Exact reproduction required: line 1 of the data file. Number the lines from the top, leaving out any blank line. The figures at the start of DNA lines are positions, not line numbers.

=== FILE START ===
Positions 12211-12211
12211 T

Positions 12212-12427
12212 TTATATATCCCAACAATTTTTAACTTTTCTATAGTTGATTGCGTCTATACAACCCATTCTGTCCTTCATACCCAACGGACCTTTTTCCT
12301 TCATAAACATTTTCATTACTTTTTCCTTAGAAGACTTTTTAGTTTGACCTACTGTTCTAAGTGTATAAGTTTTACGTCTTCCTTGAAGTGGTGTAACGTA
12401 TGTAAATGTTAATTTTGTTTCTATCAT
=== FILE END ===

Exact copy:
Positions 12211-12211